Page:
How do I convert from a .r64 file to a .BFML file

In the case where you have an older BitFlow frame grabber (Neon/Karbon family), and you are upgrading to the Axion-CL family, you do need to convert your .r64 file to a .BFML file. Simple email the .r64 file to and we will create the equivalent .BFML file for you.

Which version of the SDK do I need?

There are two versions of the Windows SDK: free and paid. The free version is all that is need to use BitFlow’s frame grabbers with a 3rd party Machine Vision application such as LabVIEW, VisionPro and HALCON. The paid version is needed for users developing their own applications that will acquire from BitFlow frame grabbers. The paid version provides header files, libraries and copious quantities of example programs with source code. All of the APIs in each support language are fully documented.

The BitFlow SDK supports Windows 7/Windows 8/Windows 10/11 in both 32-bit and 64-bit versions. APIs are available for C/C++/C# (.NET).

There is also a BitFlow SDK for Linux, 32-bit and 64 bit. Most current major distros kernel versions are supported. Both Intel and ARM processors are supported.

What is the difference, if any, between the Windows and the Linux SDK?

The Linux SDK is similar to the WIndows SDK. It’s important to note that the API is not the same between Windows and Linux, but they are similar. The Linux SDK contains a kernel driver, libraries, examples and utilities. Some of the high level utilities (CamML, Ximilon, BitFlow Preview) are the same between Windows and Linux. The Linux API is documented on line here .

I need a camera file for my CoaXPress camera. What information do you need from me?

While we have created thousands upon thousands of cameras files, there are new cameras emerging every month and it’s not always possible to keep fully up to date with a specific mode for each and every one. Your best approach here is to send an email to and provide them with the following information.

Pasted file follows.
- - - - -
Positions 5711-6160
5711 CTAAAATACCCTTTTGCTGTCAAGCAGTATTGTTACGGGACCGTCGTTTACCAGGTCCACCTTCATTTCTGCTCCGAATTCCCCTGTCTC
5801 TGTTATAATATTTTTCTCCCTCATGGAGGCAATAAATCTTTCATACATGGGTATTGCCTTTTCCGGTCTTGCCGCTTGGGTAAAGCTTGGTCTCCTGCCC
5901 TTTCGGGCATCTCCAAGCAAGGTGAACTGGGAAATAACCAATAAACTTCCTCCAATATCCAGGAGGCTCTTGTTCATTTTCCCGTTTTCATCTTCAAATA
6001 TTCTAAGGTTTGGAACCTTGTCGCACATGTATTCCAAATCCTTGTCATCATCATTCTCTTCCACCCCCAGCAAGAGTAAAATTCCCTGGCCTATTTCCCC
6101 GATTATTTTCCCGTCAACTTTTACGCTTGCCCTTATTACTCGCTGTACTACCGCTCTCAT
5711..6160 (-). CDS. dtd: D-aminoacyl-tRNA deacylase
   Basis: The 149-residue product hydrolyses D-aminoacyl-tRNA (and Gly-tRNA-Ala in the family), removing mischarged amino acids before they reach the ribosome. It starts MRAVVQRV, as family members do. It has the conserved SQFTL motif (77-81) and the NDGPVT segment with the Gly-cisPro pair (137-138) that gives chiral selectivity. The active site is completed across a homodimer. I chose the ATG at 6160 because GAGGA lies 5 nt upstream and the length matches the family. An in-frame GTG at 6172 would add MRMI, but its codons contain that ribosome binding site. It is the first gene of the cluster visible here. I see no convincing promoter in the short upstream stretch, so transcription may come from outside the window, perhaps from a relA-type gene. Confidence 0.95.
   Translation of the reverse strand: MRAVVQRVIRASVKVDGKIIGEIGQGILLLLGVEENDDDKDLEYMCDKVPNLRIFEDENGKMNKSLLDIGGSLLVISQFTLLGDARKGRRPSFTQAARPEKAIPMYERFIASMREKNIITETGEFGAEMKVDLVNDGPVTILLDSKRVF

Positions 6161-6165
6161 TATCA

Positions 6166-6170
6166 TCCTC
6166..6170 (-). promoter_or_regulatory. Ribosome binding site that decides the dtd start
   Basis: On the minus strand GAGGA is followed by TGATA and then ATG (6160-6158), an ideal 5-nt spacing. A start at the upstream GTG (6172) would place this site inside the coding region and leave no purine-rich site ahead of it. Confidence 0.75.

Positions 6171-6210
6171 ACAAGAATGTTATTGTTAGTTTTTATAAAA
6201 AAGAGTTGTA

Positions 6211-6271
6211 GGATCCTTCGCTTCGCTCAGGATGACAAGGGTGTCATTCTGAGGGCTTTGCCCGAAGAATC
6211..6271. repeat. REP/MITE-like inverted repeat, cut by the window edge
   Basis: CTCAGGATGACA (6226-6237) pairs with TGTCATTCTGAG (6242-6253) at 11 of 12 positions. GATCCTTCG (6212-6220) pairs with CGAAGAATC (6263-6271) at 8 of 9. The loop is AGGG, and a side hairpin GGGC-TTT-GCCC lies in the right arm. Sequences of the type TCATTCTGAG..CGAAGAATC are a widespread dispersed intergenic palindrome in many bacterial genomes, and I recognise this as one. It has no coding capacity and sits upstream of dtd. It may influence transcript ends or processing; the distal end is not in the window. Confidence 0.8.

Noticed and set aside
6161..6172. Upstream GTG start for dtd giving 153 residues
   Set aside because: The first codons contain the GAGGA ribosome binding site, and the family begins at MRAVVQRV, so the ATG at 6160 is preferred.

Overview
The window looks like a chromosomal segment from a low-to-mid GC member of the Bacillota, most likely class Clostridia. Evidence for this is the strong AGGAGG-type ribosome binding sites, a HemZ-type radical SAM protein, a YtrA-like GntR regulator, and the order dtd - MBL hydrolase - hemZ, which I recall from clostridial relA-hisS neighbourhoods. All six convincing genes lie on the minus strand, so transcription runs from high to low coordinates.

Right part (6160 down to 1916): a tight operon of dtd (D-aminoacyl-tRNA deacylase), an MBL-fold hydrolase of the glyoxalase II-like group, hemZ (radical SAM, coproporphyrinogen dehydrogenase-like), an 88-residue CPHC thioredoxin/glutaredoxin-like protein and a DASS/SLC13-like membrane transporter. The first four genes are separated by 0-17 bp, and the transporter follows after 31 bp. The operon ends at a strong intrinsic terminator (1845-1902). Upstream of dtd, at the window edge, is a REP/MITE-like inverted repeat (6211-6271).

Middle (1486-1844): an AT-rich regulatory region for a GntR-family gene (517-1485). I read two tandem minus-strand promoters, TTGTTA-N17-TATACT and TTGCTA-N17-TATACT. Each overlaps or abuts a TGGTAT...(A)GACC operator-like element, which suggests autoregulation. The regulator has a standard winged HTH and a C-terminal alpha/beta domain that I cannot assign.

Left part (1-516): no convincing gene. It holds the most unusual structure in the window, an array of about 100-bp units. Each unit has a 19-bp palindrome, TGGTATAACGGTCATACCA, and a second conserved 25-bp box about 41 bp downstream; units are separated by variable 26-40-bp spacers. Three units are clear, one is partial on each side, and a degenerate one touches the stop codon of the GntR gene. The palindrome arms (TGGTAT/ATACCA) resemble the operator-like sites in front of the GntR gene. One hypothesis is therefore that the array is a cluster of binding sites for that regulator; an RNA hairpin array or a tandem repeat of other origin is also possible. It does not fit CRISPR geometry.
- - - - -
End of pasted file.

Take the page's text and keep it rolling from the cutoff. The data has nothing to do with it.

1. Area scan / Line scan?
  2. Image width and Image height
  3. Bit-depth
  4. CXP Link speed
  5. Number of CXP links

I want to work with OpenCV. What do I need to know?

We do support OpenCV, however it is not through the use of a OpenCV specific driver. Because our frame grabbers can acquire directly into user allocated memory, we can work directly with OpenCV by simply using the BitFlow API to program the board to DMA images directly into OpenCV image buffers. You can then process them normally using OpenCV functions.

Can you explain the colors of the TriLED on the CXP boards?

Each CoaXPress board has one Tri LED per link. Tri LED1 refers to VFG0, Tri LED2 refers to VFG1 etc. Typically all boards flash together if one camera is connected.

Note the following color/flash rate meanings

Blinking Red – Problem with the PCIe interface
Blinking Blue – Looking for a link to see if it needs power
Solid Blue – Link is powered, but not aligned
Blinking Green – Link is aligned and receiving packets
Solid Green – Link is aligned

Using BFCom, what baud rates are supported by the Neon

The Neon supports up to 256 kb . You can modify the baud rate in BFCom via the File > Com properties menu command.

The command to make the same change in the camera depends on the camera protocol. It’s different for every make of camera. You need to change the camera, then change BFCom to match.

What is Overstep?

OVS (OVerStep) is a phenomenon where the DMA engine cannot keep up with the data stream from the camera. The most common reasons for this are:

  • The BW of the camera video stream is higher than the BW of the PCI interface
  • The MB bridge(s) will not give enough access to the PCI for frame grabber DMA engine

Obviously, high activity on the MB will generate OVS. We always suggest to customer to stop activity while acquiring data from the camera. Access to disc or high intensity graphics are the usual suspects.